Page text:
The Communication Techniques of Elephants

Elephants understand nature on a level we can’t duplicate, but they also share an abundance of traits with humans including the structure of their brains, their ability to mimic speech, and the broad range of emotions they experience.


| January 2017



Mom and baby elephant

Elephants make sounds like rumbling, screaming, crying, barking, grunting, and roaring from their larynx, and they create more tonal noises from their trunks.

Photo by Fotolia/aiisha

Animals communicate, but is it a true “language?” Their sounds have a creative aspect, but can it be called music? Animal Music (Strange Attractor Press, 2015) by Tobias Fischer and Lara Cory presents an overview of this debate about complex animal sentience, which began with the accidental discovery of whale song in 1967. In their travels and studies, these authors have spoken to scientists, researchers, and musicians in the field. They try to decode the latest neuroscientific findings about animals’ communication with each other and the world around them, what we can understand of this language, and whether this understanding might give us the tools to open a dialogue with nature like never before.

For more books that pique our interest, visit the Utne Reader Bookshelf.

Rumble in the Jungle

Elephants prefer deep listening.

In March 2012, two herds of wild elephants gathered at the home of South African animal conservationist Lawrence Anthony. They had not been to visit the sanctuary keeper’s house for over a year, but on the 2nd of March they made a 12-hour pilgrimage back to Anthony’s home. It was the day that Anthony died of a heart attack.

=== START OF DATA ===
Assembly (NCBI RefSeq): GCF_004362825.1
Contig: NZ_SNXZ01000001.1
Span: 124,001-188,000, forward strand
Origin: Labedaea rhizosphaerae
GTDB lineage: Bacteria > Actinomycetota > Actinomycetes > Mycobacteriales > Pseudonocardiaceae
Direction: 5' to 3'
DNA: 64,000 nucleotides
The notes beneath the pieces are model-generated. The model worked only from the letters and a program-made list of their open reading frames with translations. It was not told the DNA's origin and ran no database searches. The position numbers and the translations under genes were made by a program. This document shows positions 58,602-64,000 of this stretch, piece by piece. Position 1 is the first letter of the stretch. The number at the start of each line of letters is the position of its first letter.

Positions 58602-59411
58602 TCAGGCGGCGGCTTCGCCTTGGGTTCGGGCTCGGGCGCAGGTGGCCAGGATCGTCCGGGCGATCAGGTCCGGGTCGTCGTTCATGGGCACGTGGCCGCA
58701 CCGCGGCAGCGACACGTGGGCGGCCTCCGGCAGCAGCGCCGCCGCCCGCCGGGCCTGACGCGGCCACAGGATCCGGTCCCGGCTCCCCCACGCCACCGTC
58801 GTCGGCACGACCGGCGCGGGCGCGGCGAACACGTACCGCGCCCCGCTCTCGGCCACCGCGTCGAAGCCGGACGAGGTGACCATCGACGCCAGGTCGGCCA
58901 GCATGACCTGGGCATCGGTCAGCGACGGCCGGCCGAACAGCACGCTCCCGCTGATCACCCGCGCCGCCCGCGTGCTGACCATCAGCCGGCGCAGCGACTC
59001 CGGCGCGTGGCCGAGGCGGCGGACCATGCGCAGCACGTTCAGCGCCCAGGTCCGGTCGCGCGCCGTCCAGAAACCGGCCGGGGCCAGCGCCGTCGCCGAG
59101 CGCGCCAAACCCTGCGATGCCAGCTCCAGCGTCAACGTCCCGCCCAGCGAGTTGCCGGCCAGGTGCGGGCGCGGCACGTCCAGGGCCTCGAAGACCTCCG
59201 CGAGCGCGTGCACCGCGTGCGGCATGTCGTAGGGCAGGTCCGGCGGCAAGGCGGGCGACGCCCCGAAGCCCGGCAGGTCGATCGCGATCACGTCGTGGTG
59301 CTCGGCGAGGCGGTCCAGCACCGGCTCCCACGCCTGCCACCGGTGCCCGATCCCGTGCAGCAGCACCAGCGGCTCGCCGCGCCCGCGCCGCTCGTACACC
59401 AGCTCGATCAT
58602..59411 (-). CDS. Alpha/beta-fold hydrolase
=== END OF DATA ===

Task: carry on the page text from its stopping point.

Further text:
It’s well known that elephants mourn the death of their loved ones with a human-like solemnity. The herd will gather at the carcass and stroke it with their trunks and then proceed to collect branches to cover, and essentially bury the body. Up to two days is spent mourning in their funereal gathering and what’s more fascinating is that elephants don’t reserve this special ceremony for their own kind. Elephants have exhibited this behaviour towards other creatures also. There are many reports of elephants who display altruistic behaviours towards not only humans but other animals, assisting the wounded and protecting the vulnerable.

This amazing event surrounding Anthony’s death opens up a whole host of questions about elephants and how they connect and communicate in this world. When Anthony opened Thula Thula, his conservation park, he had a reputation for being good with animals. In 1999 a troublesome group of elephants, who habitually broke out of their enclosures, was handed to him by local rangers. They believed Anthony could ‘talk’ with elephants, and true to his reputation, Anthony did indeed manage to keep the wild herd contained and safe within the sanctuary.